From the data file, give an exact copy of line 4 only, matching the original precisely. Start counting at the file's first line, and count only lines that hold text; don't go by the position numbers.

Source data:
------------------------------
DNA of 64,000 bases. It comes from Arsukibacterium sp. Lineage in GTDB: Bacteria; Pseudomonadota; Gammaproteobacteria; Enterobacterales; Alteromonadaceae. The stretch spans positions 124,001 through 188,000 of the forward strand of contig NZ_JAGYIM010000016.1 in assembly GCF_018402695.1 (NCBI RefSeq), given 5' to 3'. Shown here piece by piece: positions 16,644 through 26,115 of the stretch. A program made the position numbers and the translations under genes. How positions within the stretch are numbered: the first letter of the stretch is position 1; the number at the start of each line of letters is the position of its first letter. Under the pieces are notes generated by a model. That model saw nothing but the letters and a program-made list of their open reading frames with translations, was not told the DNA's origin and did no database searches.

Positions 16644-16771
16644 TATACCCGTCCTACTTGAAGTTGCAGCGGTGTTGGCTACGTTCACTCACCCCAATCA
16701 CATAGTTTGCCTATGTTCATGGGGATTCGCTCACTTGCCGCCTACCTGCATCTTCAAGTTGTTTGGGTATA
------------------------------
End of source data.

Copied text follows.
16701 CATAGTTTGCCTATGTTCATGGGGATTCGCTCACTTGCCGCCTACCTGCATCTTCAAGTTGTTTGGGTATA